THOUGHT FOR THE WEEK: Ben H. English
“For a moment of night we have a glimpse of ourselves and of our world islanded in its steam of stars—pilgrims in mortality, voyaging between horizons across the eternal seas of space and time.”
THE STORY BEHIND THE PHOTO:
The summer sun was setting as I made my way up the very tip of Dagger Flat, the place where it contorts and pinches into suitable form to enter the upper end of Devil’s Den. It had been a long, hot day and I savored the coming coolness much like an old man does the fading memories of his first real love.
As the old trail from a century ago and more began to ascend, I looked over my shoulder to the mouth of the rocky crevice. Having been over, through and along its shoulders at different times of my life had given me better perspective for this natural anomaly than most. It had also led to a startling discovery, the presence of a good sized cave below the crest for the southern rim.
For some reason that has continued to evade me, there is a sizable amount of information available about Devil’s Den that is either bad or incomplete. More so some of it could prove even dangerous, if anyone took that information whole cloth without question or verification. Just because one finds something in print or on the internet does not mean that it is necessarily true.
Even the National Park Service seems to have less than a full grasp of this unusual area. Firstly they take the longer, somewhat more difficult route from Dog Canyon trailhead, down through brush choked creek banks, and up the ledge for the southern shoulder to view the crevice. Due to this and other factors, the casual hiker often comes away with less than a full appreciation of the sights involving Devil’s Den and what can be found there.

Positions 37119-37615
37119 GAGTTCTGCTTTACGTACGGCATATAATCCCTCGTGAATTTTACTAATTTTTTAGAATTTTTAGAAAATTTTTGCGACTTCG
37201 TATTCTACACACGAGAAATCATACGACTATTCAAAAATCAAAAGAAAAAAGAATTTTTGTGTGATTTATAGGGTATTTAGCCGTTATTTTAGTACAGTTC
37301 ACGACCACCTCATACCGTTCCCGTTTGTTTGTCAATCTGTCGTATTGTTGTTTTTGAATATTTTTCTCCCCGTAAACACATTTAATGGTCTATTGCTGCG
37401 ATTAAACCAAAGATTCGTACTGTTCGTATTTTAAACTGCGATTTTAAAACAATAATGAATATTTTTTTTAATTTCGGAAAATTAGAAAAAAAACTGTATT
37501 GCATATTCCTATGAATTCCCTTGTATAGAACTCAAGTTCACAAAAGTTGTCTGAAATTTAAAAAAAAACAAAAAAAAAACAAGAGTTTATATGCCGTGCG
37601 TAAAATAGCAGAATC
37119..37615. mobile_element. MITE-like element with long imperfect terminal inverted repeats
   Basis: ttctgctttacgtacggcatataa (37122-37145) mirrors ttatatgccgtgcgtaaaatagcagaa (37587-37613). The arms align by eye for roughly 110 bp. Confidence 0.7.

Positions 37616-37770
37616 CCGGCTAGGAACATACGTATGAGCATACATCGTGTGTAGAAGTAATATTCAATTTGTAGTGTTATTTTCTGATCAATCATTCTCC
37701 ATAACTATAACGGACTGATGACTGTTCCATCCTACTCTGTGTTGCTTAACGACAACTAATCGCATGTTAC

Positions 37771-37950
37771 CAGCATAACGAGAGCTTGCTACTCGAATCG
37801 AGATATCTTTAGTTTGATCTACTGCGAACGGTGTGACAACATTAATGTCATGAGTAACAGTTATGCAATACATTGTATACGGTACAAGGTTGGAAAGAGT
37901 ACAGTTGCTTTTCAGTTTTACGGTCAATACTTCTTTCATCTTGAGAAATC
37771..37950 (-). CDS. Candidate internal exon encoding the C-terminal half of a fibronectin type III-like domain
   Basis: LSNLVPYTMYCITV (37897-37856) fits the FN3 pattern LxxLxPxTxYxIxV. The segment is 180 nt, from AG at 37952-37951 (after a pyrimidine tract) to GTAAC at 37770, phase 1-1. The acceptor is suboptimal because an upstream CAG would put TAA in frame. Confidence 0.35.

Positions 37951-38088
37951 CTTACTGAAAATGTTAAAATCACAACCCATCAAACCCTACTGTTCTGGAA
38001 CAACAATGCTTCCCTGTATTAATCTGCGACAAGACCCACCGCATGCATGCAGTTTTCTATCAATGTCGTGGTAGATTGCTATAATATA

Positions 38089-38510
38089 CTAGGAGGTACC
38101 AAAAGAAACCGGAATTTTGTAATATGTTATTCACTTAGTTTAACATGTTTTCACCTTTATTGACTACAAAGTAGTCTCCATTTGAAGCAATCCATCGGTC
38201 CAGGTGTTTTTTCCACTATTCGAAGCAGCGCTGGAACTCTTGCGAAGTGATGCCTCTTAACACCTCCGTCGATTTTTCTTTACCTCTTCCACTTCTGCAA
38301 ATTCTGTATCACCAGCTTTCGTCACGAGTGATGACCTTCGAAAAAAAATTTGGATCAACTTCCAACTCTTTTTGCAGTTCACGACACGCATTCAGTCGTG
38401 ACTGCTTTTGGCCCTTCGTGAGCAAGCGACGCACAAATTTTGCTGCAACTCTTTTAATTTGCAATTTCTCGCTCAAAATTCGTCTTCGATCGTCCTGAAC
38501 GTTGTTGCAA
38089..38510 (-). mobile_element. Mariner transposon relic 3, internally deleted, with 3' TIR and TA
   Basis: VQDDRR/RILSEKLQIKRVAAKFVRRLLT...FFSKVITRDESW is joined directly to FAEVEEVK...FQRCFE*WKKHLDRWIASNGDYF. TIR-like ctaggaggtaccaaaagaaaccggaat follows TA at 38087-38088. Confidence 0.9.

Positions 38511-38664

There are shorter, easier, more scenic ways to the top of Devil’s Den. The biggest problem is how the NPS trail takes you up there, and on which side of the cut. In effect, one misses so much that serves as a feast for the eyes, a salve for the spirit and a ready-made jump start for the imagination.
I mentioned before about being on a trail that was over a hundred years old, and likely far older than that. This mostly now vanished path once ran all the way from at least Dagger Tank to Bone Spring. But if you know this country and the folds of the terrain that wiggle away in every direction, you can keep to the old trail easily enough as far as general terms.
In doing so you enter a new level of appreciation for Devil’s Den. The biggest jog that it makes, the most important detour, the crowning achievement when compared to the park route is how it goes over the north rim of Devil’s Den rather than the south. And when you take this track and make your way along up to the crest, the true magic of Devil’s Den begins to present itself you.
On either side one can find tinajas and shelters used by man and animal alike since long before any record was kept of their existence. There are rotting posts and rusting barbed wire fences, including a gap that once stood at the top for the herding of livestock. The trail where dropping into the northernmost edges of Dagger Flat is still in good shape, kept so by generations of wildlife who know the easy way up and over these craggy, roughhewn hills.
And, of course, there is this cave. For those who have stood above and wondered about the hollow sound under your feet, now you know why. Note the smaller ‘window’ to the left side of the cave’s entrance. I would be slightly less that surprised if that entire section of escarpment was hollowed out in many places underneath the rim.
I stood there on that old trail, staring at the cave and wondering what secrets were concealed there. I also wondered how many other men had stood in this very same spot, wondering the same thing.
Each of us pilgrims in our own mortality, journeying but briefly between those eternal seas of space and time.
Ben H. English